Influenza Treatments Zanamivir and Oseltamivir Not as Effective

Internal Medicine World Report, November 2014,

Research teams examining the safety and efficacy of zanamivir and oseltamivir for influenza treatment concluded they are not as effective as popularly believed.

Both zanamivir (brand name Relenza) and oseltamivir (brand name Tamiflu) are not as effective, if effective at all, at treating influenza cases, according to 2 reports published in BMJ.

In the first, study, researchers examined the efficacy of zanamivir for influenza in adults and children by reviewing reports and regulatory comments in the current literature. They reviewed 28 trials in stage 1 and 26 trials in stage 2.

The researchers found zanamivir reduced the time to first alleviation of symptoms of influenza-like illnesses by 0.6 days, or about 14.4 hours. It also demonstrated a 10% decrease in average duration of symptoms of 6.6 to 6.0 days. However, in self reported and radiologically confirmed pneumonia, zanamivir did not reduce any risk. Zanamivir did not reduce hospital admission or death, but researchers did note its overall harmful events were minimal.

When reviewing zanamivir prophylaxis studies, researchers found individuals who demonstrated influenza-like symptoms were reduced when taking zanamivir, and 51 participants needed to be treated to prevent one case of influenza. But, the researchers pointed out, asymptomatic cases were not significant in individuals out households.

“Based on a full assessment of all trials conducted, zanamivir reduces the time to symptomatic improvement in adults (but not in children) with influenza-like illness by just over half a day, although this effect might be attenuated by symptom relief medication,” the authors concluded. “Zanamivir also reduces the proportion of patients with laboratory confirmed symptomatic influenza.”

For the second study, many of the same researchers wanted to determine oseltamivir’s safety and efficacy by reviewing clinical study reports of placebo trials and regulations in the current literature. They analyzed 23 trials in stage 1 and 20 in stage 2.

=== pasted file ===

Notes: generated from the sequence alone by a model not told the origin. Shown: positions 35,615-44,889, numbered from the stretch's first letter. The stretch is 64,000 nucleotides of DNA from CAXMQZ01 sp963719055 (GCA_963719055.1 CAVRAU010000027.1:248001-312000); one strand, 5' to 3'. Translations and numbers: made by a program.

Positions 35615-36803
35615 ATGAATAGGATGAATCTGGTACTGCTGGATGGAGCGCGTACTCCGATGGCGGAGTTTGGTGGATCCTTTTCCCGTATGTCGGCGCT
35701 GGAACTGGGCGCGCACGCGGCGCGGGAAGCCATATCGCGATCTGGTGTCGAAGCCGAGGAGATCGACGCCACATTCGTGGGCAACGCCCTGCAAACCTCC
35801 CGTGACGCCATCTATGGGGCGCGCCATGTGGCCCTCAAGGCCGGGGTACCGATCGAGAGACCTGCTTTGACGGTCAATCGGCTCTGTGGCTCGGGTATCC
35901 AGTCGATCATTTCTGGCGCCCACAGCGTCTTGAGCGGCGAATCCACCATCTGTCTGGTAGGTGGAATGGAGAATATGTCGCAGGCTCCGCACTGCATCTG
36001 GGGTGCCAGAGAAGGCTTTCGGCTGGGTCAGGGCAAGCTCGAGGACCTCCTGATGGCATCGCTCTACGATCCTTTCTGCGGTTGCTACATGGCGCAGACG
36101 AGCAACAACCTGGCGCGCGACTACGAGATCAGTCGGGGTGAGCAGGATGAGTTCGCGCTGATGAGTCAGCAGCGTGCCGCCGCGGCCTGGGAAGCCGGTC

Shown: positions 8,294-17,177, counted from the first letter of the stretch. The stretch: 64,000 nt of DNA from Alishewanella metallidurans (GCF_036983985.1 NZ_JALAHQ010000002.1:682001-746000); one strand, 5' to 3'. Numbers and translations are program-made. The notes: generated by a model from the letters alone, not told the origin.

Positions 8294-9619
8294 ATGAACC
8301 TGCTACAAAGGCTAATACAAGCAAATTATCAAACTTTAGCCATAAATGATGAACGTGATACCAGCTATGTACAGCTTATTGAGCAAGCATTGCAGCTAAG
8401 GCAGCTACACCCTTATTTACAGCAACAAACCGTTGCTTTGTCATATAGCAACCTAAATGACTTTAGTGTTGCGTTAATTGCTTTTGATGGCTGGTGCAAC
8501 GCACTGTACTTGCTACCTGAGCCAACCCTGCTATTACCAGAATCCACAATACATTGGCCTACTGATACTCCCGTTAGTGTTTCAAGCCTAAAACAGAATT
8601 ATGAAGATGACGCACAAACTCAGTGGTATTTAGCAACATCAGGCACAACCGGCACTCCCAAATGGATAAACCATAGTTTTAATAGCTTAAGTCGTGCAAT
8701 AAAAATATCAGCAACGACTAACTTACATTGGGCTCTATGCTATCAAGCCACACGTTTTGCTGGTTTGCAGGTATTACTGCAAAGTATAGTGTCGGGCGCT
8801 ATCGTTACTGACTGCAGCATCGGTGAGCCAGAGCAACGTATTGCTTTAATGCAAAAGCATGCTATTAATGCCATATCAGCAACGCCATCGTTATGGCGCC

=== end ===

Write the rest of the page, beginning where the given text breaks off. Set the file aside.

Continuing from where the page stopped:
The researchers found oseltamivir in adults reduced first alleviation symptoms by 16.8 hours. The drug had no effect in children with asthma, though otherwise oseltamivir affected healthy children. There was no difference in adults between hospital admission and prophylaxis. Oseltamivir also reduced investigator mediated unverified pneumonia, but the effect was not statistically significant across 5 trials which detailed diagnostic confirmations of pneumonia.

In adults and children, oseltamivir increased the risk of vomiting; in adults alone, the risk of nausea, headaches, and renal events were increased on oseltamivir.

“In treatment studies oseltamivir also modestly reduces the time to first alleviation of symptoms, but it causes nausea and vomiting and increases the risk of headaches and renal and psychiatric syndromes,” the authors wrote. “The trade-off between benefits and harms should be borne in mind when making decisions to use oseltamivir for treatment, prophylaxis, or stockpiling.”

Overall, both studies draw attention to the risk of these drugs not doing the job of their intended use.

“Drug approval and use cannot be based on biased or missing information any longer,” study leaders said in a Cochrane press release. “We risk too much in our population’s health and economy. This updated Cochrane review is the first time a Cochrane systematic review has been based only on clinical study reports and regulator’s comments. It is the first example of open science in medicine using full clinical study reports available without conditions.”